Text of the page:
2017 Top 50 By the Numbers

One of my favorite parts of doing a Top 50 prospect list is the exercise of statistically breaking down the list. I think it provides a larger snapshot of trends in the system. Because of things like risk, the Top 50 itself slants older and higher level. It also favors starting pitchers to relief pitchers. Because of this, it is less a tool for saying what the entire org composition is made up of and more one aimed at yearly trending. I did this activity last year and that is the data that will presented in parentheses when applicable.

Position:

C – 3 (5)
1B – 1 (3)
2B – 3 (4)
SS – 6 (4)
3B – 0 (2)
OF -12 (12)
RHP – 19 (16)
LHP – 6 (4)

Major League ETA:

2015 – 0 (2)
2016 – 3 (14)
2017 – 12 (11)
2018 – 6 (10)
2019 – 13 (4)
2020 – 10 (7)
2021 – 3 (2)
2022 – 3 (0)

How Player Was Acquired:

Draft – 19 (17)
International Amatuer – 21 (14)
Trade – 10 (17)
Rule 5 – 0 (1)
MiLB FA – 0 (1)

End of Year Level:

MLB – 3 (2)
AAA – 7 (3)
AA – 9 (14)
A+ – 4 (10)
A- – 9 (6)
SS – 6 (5)
Rookie – 10 (9)
DNP  – 2 (1)

Country of Origin:

USA – 23 (27)
Dominican Republic – 15 (12)
Venezuela – 7 (6)
Canada – 1 (1)
Mexico – 1 (1)
Colombia – 1 (1)
Puerto Rico – 1 (2)
Aruba – 1 (0)

Age on Opening Day:

25 – 4 (2)
24 – 2 (6)
23 – 9 (6)
22 – 11 (10)
21 – 6 (12)
20 – 4 (6)
19 – 6 (2)
18 – 3 (5)
17 – 3 (1)

What we see is a system that is becoming less dependent on trade to subsist. This has all come with a surge in Latin American prospects with the first real wave of post-Tocci signings hitting their early 20s and growing into legitimate prospects. There also was a bit of stalling caused by some struggles at the top of the list. Despite the Phillies graduating a bunch of pitchers to the majors in 2016, the system has continued to see pitching growth. To see more of this I am going to shift into two variable breakdowns. I didn’t go back and run the 2016 data, so just new data here. This is just the raw data, more analysis to come in the next few weeks.

MLB ETA With Positional Breakdown:

2016:

  • 1 Catcher
  • 1 Outfielders
  • 1 Relief Pitcher

2017:

  • 1 Catcher
  • 1 First Baseman
  • 1 Second Baseman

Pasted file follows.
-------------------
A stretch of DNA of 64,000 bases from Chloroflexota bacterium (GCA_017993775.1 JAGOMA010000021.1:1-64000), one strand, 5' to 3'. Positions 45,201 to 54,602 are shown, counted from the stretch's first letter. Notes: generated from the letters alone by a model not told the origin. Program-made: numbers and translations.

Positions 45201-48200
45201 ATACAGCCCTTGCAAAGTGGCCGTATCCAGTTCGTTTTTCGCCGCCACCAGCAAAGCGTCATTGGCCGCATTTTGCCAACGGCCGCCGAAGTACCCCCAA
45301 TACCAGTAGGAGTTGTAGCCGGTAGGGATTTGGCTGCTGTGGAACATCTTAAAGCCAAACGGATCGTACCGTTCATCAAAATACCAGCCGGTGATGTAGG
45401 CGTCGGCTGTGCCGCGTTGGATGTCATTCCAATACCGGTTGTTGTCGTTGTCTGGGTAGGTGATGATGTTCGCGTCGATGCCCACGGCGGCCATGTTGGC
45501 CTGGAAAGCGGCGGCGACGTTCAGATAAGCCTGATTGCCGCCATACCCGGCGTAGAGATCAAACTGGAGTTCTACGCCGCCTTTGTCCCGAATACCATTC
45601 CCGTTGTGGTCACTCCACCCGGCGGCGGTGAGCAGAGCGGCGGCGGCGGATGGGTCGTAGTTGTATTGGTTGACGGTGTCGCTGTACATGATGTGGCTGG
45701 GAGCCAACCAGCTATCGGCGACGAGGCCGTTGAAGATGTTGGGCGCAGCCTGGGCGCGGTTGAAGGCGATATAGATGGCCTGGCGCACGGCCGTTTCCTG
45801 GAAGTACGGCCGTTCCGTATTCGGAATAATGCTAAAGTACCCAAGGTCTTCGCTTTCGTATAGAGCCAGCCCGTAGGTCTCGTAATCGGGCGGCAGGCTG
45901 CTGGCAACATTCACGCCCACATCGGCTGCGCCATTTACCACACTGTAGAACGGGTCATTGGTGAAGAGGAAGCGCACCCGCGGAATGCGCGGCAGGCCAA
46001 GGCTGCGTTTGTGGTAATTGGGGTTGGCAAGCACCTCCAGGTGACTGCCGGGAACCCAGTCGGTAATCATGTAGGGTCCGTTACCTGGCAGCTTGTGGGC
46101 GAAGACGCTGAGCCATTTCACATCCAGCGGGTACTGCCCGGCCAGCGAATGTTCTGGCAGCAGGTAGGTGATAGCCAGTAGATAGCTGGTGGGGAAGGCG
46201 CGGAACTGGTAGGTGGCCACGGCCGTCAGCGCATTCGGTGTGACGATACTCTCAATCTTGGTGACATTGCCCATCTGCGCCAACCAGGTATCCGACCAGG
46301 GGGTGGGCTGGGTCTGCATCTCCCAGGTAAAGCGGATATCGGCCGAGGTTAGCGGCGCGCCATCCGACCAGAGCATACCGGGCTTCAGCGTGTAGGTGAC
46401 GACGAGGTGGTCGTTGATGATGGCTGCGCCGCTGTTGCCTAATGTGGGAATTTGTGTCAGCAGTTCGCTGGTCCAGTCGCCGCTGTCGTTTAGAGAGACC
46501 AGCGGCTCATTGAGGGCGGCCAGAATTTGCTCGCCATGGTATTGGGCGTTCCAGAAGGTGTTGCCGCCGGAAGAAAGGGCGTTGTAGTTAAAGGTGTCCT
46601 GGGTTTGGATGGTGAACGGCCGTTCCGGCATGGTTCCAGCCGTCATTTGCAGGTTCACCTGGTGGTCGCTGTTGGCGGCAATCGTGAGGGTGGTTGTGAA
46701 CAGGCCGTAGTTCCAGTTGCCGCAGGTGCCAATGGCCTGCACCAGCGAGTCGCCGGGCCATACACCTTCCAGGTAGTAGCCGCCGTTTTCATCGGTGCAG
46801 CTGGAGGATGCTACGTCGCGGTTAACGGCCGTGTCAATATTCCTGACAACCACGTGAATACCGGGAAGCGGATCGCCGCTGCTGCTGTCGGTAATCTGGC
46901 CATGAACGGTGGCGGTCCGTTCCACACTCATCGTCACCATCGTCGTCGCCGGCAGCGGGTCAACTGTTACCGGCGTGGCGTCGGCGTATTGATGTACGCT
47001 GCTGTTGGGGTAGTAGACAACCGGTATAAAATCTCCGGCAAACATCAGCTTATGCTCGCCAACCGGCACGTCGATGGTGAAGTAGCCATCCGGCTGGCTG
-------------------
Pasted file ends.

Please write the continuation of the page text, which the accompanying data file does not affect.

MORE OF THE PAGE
• 1 Shortstop
  • 3 Outfielders
  • 4 Starting Pitchers
  • 1 Relief Pitcher

2018:

  • 1 Second baseman
  • 1 Outfielder
  • 3 Starting Pitchers
  • 1 Relief Pitcher

2019:

  • 1 Catcher
  • 1 Shortstop
  • 3 Outfielders
  • 7 Starting Pitchers
  • 1 Relief Pitcher

2020:

  • 1 Second Baseman
  • 2 Shortstops
  • 3 Outfielders
  • 4 Starting Pitchers

2021:

  • 1 Outfielder
  • 2 Starting Pitchers

2022:

  • 2 Shortstops
  • 1 Starting Pitcher

Position By Method Of Acquisition:

Catcher

  • 1 Trade
  • 1 Draft
  • 1 International FA

First Base

  • 1 Draft

Second Base

  • 1 Draft
  • 1 International FA

Shortstop

  • 2 Draft
  • 4 International FA

Third Base

Outfield

  • 6 Draft
  • 1 Trade
  • 5 International FA

Starting Pitcher

  • 9 International FA
  • 7 Draft
  • 5 Trade

Relief Pitcher

  • 2 Trade
  • 1 Draft
  • 1 International FA

Position by Country of Origin

(More fun so only Top 5)

  • 10 US SPs
  • 7 Dominican SPs
  • 7 US Outfielders
  • 3 Venezuelan SPs
  • 3 Dominican Outfielders

Photo by Baseball Betsy

Author: Matt Winkelman

Matt Winkelman
Matt is originally from Mt. Holly, NJ, but after a 4 year side track to Cleveland for college he now resides in Madison, WI. His work has appeared on Phuture Phillies, The Good Phight, and TheDynastyGuru.

1 comment

  1. Eddie

    Two interesting comparisons would be

    1) where last year’s top 50 went — graduated/traded/etc, and

    2) How the ETAs changed. That is, how many guys once projected for 2017 are still on track, how many stalled, etc.